I don't even get mixed up that way when I run low. My BG can be 35, and I'll be thinking, "huh, that's funny. Guess I'll go get something to eat." In fact, I've never passed out from a low - and I've run as low as about 20. No one's ever noticed I've been low unless I told them. (Or maybe I'm goofy so often, they can't tell the difference. Hmmm...) It's part of this weird aura that makes people think I'm taking great care of myself. But really, I'm just lucky (as far as the lows and passing out goes), and I know this. I can keep going even when there's no rational explanation for it. So mental slips like the meter in the trash tell me I'm really, truly tired and overdoing things. It only took me both weekend days to get the full 8 hours in one night that I knew I needed - but I finally got it, so now I'm ready to go again for one more week. Or maybe I'll try for one more day, at least.
Sunday, May 16, 2010
I'm glad the idea isn't to imagine what my life would be like now if I hadn't ever had diabetes. Of course, I've thought about that, too. But who knows what I would have done differently - if anything. By the principle of the butterfly effect, my life might be completely different (and maybe the whole world!).
Rather than follow Aston Kutcher's footsteps, we get to imagine that - poof - diabetes suddenly doesn't exist. Would I go get my commercial pilot's licence? Become a deep-sea diver? Buy my own ice cream shop and work my way through the stock myself?
Actually, I had a bitter-sweet taste of this sort of euphoria when I went on the pump - I was told I could eat basically anything I wanted, as long as I bolused for it properly. Well, that was sort of true - at least before pregnancy. I did find there was a limit to what the pump could handle. (Side note: The so-called "artificial pancreas," as one poorly-informed journalist called it, is so far from the cure that most nondiabetics think it is, I just want to scream. But that's another post topic!)
So no, Virginia, there's no cure yet. And, being a realist and medical writer, I know that any cure, even a "real" one, will likely come with some residual limitations - like having to take antirejection drugs (Although less toxic forms are out now, and maybe even less toxic ones will come along). But if there were a true cure, and once I got over the complete shock and utter joy, disbelief, and relief - mostly relief at not having to worry about it anymore, both in the short term and the long term - I would probably still do most of what I do now, just without all the extra frustration, time, and expense. I sure could use that extra time and money. I've estimated that we could take a lavish tropical vacation every year on what I now spend on my diabetes - and I know I have the best possible insurance coverage (in our current health care system). Well, these days it would probably be a trip to Disney World.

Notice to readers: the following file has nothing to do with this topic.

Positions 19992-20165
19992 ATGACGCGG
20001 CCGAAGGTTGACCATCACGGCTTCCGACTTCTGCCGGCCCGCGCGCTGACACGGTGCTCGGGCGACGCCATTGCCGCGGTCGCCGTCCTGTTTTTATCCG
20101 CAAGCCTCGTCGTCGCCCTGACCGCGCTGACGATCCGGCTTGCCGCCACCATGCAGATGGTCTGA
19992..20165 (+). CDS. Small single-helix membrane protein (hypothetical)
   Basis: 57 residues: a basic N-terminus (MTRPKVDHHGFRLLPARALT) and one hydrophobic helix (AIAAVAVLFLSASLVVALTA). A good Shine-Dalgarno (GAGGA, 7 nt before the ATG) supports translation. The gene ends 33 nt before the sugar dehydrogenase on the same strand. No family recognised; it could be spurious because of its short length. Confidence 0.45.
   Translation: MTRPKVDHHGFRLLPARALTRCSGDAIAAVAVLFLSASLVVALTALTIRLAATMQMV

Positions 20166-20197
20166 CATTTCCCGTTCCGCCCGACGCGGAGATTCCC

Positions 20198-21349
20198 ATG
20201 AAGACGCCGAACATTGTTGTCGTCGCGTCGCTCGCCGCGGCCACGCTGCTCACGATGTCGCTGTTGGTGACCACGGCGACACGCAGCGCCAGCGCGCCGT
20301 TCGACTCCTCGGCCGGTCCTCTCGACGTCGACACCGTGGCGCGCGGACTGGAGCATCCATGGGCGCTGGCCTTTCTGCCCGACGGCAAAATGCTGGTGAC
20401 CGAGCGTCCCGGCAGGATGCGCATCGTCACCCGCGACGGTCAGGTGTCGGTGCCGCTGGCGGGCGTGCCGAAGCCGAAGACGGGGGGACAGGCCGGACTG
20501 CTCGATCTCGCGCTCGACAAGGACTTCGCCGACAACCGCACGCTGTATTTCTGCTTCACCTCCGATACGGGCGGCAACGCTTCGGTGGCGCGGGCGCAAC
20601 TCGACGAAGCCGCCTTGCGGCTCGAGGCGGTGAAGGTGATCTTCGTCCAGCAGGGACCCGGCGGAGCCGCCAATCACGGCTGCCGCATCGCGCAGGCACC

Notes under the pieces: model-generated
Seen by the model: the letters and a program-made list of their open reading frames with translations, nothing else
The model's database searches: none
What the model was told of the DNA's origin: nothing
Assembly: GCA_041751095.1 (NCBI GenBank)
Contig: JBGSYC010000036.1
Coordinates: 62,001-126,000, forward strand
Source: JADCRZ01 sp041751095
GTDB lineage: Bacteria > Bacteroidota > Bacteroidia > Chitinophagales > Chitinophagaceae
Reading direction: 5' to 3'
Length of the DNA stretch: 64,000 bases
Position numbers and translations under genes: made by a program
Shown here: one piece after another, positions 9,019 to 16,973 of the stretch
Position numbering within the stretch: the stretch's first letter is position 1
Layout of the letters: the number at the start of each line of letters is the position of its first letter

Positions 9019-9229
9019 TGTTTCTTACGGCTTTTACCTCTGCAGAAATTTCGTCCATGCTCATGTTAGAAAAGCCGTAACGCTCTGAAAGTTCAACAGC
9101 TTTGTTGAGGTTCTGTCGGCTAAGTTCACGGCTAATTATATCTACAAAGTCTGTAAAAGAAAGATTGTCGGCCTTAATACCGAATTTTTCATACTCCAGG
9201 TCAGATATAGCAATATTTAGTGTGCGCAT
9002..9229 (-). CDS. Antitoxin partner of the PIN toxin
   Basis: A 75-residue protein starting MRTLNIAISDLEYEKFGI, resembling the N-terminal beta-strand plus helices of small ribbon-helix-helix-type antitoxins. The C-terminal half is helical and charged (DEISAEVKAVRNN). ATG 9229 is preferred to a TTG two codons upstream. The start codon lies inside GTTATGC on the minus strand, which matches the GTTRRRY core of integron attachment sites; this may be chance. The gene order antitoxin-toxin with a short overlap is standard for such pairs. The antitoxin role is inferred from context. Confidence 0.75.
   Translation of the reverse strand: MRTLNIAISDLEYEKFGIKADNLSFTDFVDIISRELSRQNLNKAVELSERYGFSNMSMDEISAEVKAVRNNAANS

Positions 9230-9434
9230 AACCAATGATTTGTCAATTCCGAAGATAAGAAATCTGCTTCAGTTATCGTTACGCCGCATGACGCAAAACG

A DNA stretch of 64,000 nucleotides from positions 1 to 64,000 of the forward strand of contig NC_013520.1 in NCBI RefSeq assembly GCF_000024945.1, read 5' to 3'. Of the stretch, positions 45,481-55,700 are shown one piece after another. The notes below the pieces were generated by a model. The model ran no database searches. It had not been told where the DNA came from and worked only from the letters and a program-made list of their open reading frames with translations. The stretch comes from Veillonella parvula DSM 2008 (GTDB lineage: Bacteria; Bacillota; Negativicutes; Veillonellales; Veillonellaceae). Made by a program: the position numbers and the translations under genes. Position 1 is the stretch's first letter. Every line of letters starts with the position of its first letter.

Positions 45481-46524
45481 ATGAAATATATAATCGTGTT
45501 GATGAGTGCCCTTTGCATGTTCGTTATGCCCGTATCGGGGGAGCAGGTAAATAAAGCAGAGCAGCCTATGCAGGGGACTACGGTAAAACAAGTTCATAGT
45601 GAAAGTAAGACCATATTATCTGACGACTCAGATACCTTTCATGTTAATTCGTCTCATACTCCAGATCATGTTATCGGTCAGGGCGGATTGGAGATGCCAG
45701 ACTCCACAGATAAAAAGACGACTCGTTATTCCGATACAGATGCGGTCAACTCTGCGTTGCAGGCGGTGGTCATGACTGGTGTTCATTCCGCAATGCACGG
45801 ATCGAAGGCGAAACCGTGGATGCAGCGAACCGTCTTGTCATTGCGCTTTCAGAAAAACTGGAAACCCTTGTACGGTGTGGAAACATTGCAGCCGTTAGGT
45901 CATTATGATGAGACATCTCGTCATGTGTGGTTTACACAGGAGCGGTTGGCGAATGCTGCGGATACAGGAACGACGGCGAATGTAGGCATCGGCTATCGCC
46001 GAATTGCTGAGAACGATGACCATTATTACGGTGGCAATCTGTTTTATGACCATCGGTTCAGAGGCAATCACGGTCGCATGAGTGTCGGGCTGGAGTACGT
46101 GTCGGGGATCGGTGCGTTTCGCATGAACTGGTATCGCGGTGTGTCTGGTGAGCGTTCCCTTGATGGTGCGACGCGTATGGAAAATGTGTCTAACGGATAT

I would, however, consider working less at my day job and trying to write a book. That's my real dream, but right now I can't imagine risking losing my insurance. Hubby's insurance has always been decent but less than what I have, and less certain of staying the same. I'm not a huge risk taker by nature, but I like to think a big part of that is because of the diabetes, and insurance system. I spent some time in Australia during college, and besides going bungee jumping and hang gliding, and travelling all over Southeast Asia and the Pacific, I had - gasp - all my diabetes supplies covered, with almost no expense, because of the Australian health care system. I've always kept it in the back of my mind that I could go back there if things got really bad here. But it's a long way away, and family is a tie that I'd hate to break, especially with a small kid.
I've got to say, I haven't let diabetes keep me from doing most of the things I wanted to do in life, up to this point (except for writing books). Any maybe because of that, a lot of people I know don't realize what a huge impact it still has on my life. I'd be a different person - more relaxed, able to take some more chances, and more hopeful about my future and my family's future. This would actually be the best point in my life for the big D to Disappear, because I'm the most stretched I've ever been, as a working mom. They say adversity gives you character - but I've got plenty of that now, thank you!
Thanks to Karen again for this opportunity. I'm still making my way through all the DBW posts, and will be for some time. I'm learning so much from you all - both little ideas of different things to try in my daily routine, and also some completely different perspectives that are well worth thinking about.
Saturday, May 15, 2010